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DT error ~ Streets of Forbes

24 Apr 12 - 04:05 AM (#3342428)
Subject: DT error ~ Streets of Forbes
From: MGM·Lion

The last verse of the DT version of "Streets Of Forbes" [aka "Death of Ben Hall"] states that they tied his body to his 'prop', before they "dragged him through the streets of Forbes To show the prize they had". 'Prop' doesn't rhyme with 'had'. The word should be PRAD ~~

"www.my-free-dictionary.com

prad
   
noun Australian .
Informal . horse.

Origin:
1790–1800;  metathetic variant of Dutch paard  horse (cognate with German Pferd ) ≪ Late Latin paraverēdus  post horse for lesser highways. See palfrey"

~Michael~


24 Apr 12 - 07:27 AM (#3342478)
Subject: RE: DT error ~ Streets of Forbes
From: Dave Sutherland

Once heard some chap sing " They tied him to his bread"


24 Apr 12 - 09:00 AM (#3342510)
Subject: RE: DT error ~ Streets of Forbes
From: GUEST,Howard Jones

I'd intepreted it as "'bred", ie an abbreviation of "thoroughbred". I hadn't come across "prad" before, but that makes more sense and is a better rhyme, so thanks to Michael for clarifying that.


24 Apr 12 - 09:54 AM (#3342529)
Subject: RE: DT error ~ Streets of Forbes
From: Jeri

It's "prad" in the Streets of Forbes (2).


24 Apr 12 - 10:39 AM (#3342545)
Subject: RE: DT error ~ Streets of Forbes
From: Sandra in Sydney

"prog" (food) is another words which confuses folks who don't know bygone Australianisms



sandra


24 Apr 12 - 12:04 PM (#3342598)
Subject: RE: DT error ~ Streets of Forbes
From: MGM·Lion

"Prog" for food occurs in "Orderly Day, or The orderly's song" on which we have a thread still ongoing ~~last entry only about a fortnight ago ~~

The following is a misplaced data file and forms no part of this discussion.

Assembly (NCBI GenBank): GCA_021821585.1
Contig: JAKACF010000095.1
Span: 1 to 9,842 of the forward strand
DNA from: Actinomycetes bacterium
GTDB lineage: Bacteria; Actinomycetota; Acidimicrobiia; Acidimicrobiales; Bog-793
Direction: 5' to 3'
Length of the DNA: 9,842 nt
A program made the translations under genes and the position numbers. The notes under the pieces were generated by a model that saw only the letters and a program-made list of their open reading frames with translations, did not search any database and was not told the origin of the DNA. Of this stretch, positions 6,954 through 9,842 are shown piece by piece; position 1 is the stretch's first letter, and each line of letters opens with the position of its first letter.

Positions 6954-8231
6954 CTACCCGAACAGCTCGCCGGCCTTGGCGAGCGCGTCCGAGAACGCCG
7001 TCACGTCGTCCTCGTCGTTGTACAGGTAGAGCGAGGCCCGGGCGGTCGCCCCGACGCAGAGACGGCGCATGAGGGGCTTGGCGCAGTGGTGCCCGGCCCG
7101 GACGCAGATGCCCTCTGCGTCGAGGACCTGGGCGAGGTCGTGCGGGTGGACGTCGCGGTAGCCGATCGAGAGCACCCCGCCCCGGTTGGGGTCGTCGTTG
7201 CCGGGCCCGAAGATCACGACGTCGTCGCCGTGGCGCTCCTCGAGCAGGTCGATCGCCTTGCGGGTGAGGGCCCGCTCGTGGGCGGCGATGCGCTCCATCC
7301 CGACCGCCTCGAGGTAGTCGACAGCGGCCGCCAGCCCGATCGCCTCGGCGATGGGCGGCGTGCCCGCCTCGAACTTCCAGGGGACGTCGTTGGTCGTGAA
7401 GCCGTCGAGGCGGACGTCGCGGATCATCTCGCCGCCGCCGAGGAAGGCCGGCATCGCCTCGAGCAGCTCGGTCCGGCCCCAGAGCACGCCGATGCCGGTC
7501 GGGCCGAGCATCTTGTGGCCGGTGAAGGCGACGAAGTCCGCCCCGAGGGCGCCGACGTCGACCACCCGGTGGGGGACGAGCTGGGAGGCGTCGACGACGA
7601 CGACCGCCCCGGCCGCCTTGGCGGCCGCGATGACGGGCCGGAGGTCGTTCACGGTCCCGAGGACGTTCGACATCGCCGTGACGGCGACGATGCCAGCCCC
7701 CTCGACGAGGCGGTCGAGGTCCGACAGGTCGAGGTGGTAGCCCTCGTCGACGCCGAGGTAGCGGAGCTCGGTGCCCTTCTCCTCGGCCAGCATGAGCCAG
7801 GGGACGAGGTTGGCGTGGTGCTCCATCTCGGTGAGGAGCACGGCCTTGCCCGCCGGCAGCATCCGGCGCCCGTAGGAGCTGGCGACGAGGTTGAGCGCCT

"For spotted dog's magnificent prog
And so is Irish Stew..."

This appears to have originated at Catterick Camp, Yorkshire during WW1, and to be sung in schools in England & Scotland, also according to one post in NZ, having been included in a school songbook by Walford Davies, sometime Master Of The King's Musick.

No Australian connection mentioned; so perhaps 'prog' not an exclusively Australian usage at that?

~M~


24 Apr 12 - 12:42 PM (#3342613)
Subject: RE: DT error ~ Streets of Forbes
From: MGM·Lion

Jeri ~~ Yes; so it is. Reason I missed it is that DT has "Streets Of Forbes" under S, but "The Streets of Forbes" under T. Another error, or anyhow an anomaly, IMO, which could do with sorting.

~M~


24 Apr 12 - 12:44 PM (#3342614)
Subject: RE: DT error ~ Streets of Forbes
From: MGM·Lion

...and indeed, it is, in full, under T, The Streets Of Forbes 2; leaving those who come upon it there first-off to wonder where Sts Of Forbes 1 can have got to...


25 Apr 12 - 12:25 PM (#3343132)
Subject: RE: DT error ~ Streets of Forbes
From: MGM·Lion

More on 'prog' = food. Eric Partridge's Dictionary of Slang & Unconventional English defines it as "Food in gen.", giving as first citation, Fuller, "The Abbot", 1655; & refs to Swift & Disraeli. So quite an ancient usage; but odd that it appears to have survived best in Oz ~~ tho, as mentioned above, appears in the Orderly Day song which appears to date from 2nd decade of C20.


26 Apr 12 - 05:03 PM (#3343710)
Subject: RE: DT error ~ Streets of Forbes
From: Ross Campbell

I always had it as "prad", probably from the Penguin Australian Song Book (J.S. Manifold) and possibly also from June Tabor's recorded version. Can't find the book at the moment, but as I recall it explained "prad" as in MtheGM's OP, ie related to paard/pferd.

When I sang it a while back in Preston, Tom Walsh reckoned it was a cant word for horse.

The Routledge Dictionary of Historical Slang by Eric Partridge has prad = horse with references from 1799, also various related items:
prad-cove; a horse-dealer
prad-holder; a bridle
prad-lay; Cutting bags from behind horses (sic!); the stealing of bridles etc
prad-napper, -napping; horse-thief, horse-theiving
There is also a reference to a secondary definition of "prod", but I can't get Google Books to bring that up for me.

Ross